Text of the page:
239. When, in experiments with ordinary magnets, the latter, in place of being moved past the wires, were actually made near them (27. 36.), then a similar progressive development of the magnetic curves may be considered as having taken place, producing the effects which would have occurred by motion of the wires in one direction; the destruction of the magnetic power corresponds to the motion of the wire in the opposite direction.
240. If, instead of intersecting the magnetic curves of a straight wire carrying a current, by approximating or removing a second wire (235.), a revolving plate be used, being placed for that purpose near the wire, and, as it were, amongst the magnetic curves, then it ought to have continuous electric currents induced within it; and if a line joining the wire with the centre of the plate were perpendicular to both, then the induced current ought to be, according to the law (114.), directly across the plate, from one side to the other, and at right angles to the direction of the inducing current.
241. A single metallic wire one twentieth of an inch in diameter had an electric current passed through it, and a small copper disc one inch and a half in diameter revolved near to and under, but not in actual contact with it (fig. 39). Collectors were then applied at the opposite edges of the disc, and wires from them connected with the galvanometer. As the disc revolved in one direction, the needle was deflected on one side: and when the direction of revolution was reversed, the needle was inclined on the other side, in accordance with the results anticipated.
242. Thus the reasons which induce me to suppose a particular state in the wire (60.) have disappeared; and though it still seems to me unlikely that a wire at rest in the neighbourhood of another carrying a powerful electric current is entirely indifferent to it, yet I am not aware of any distinct _facts_ which authorize the conclusion that it is in a particular state.
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243. In considering the nature of the cause assigned in these papers to account for the mutual influence of magnets and moving metals (120.), and comparing it with that heretofore admitted, namely, the induction of a feeble magnetism like that produced in iron, it occurred to me that a most decisive experimental test of the two views could be applied (215.).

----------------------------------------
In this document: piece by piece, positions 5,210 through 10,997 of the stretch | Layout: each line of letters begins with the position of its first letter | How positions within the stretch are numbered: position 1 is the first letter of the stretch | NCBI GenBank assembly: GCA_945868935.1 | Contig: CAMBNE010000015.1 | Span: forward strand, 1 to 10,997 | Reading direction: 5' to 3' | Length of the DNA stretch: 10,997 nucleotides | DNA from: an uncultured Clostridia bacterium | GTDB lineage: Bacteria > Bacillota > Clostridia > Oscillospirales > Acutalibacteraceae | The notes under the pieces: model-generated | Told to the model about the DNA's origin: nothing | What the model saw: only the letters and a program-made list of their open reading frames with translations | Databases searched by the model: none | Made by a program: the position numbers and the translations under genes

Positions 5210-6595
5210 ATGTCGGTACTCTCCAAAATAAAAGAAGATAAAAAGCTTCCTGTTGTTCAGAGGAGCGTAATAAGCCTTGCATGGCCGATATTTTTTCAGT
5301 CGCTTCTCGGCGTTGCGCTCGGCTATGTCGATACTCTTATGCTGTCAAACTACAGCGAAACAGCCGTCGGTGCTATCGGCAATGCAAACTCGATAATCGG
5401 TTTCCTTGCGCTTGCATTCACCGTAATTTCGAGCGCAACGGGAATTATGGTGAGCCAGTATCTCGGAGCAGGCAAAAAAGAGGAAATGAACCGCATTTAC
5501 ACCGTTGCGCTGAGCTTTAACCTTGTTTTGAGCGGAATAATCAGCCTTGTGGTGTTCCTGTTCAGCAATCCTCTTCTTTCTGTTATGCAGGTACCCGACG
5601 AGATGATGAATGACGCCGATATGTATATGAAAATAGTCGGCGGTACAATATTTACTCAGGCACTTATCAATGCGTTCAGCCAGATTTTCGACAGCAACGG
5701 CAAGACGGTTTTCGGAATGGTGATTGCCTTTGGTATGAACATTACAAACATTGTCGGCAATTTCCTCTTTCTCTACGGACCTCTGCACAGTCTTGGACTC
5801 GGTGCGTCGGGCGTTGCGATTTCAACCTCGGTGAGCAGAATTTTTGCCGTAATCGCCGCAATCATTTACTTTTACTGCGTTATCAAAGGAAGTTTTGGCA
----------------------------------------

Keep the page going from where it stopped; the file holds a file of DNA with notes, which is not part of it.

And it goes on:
244. No other known power has like direction with that exerted between an electric current and a magnetic pole; it is tangential, while all other forces, acting at a distance, are direct. Hence, if a magnetic pole on one side of a revolving plate follow its course by reason of its obedience to the tangential force exerted upon it by the very current of electricity which it has itself caused, a similar pole on the opposite side of the plate should immediately set it free from this force; for the currents which tend to be formed by the action of the two poles are in opposite directions; or rather no current tends to be formed, or no magnetic curves are intersected (114.); and therefore the magnet should remain at rest. On the contrary, if the action of a north magnetic pole were to produce a southness in the nearest part of the copper plate, and a diffuse northness elsewhere (82.), as is really the case with iron; then the use of another north pole on the opposite side of the same part of the plate should double the effect instead of destroying it, and double the tendency of the first magnet to move with the plate.
245. A thick copper plate (85.) was therefore fixed on a vertical axis, a bar magnet was suspended by a plaited silk cord, so that its marked pole hung over the edge of the plate, and a sheet of paper being interposed, the plate was revolved; immediately the magnetic pole obeyed its motion and passed off in the same direction. A second magnet of equal size and strength was then attached to the first, so that its marked pole should hang _beneath_ the edge of the copper plate in a corresponding position to that above, and at an equal distance (fig. 37.). Then a paper sheath or screen being interposed as before, and the plate revolved, the poles were found entirely indifferent to its motion, although either of them alone would have followed the course of rotation.
246. On turning one magnet round, so that _opposite_ poles were on each side of the plate, then the mutual action of the poles and the moving metal was a maximum.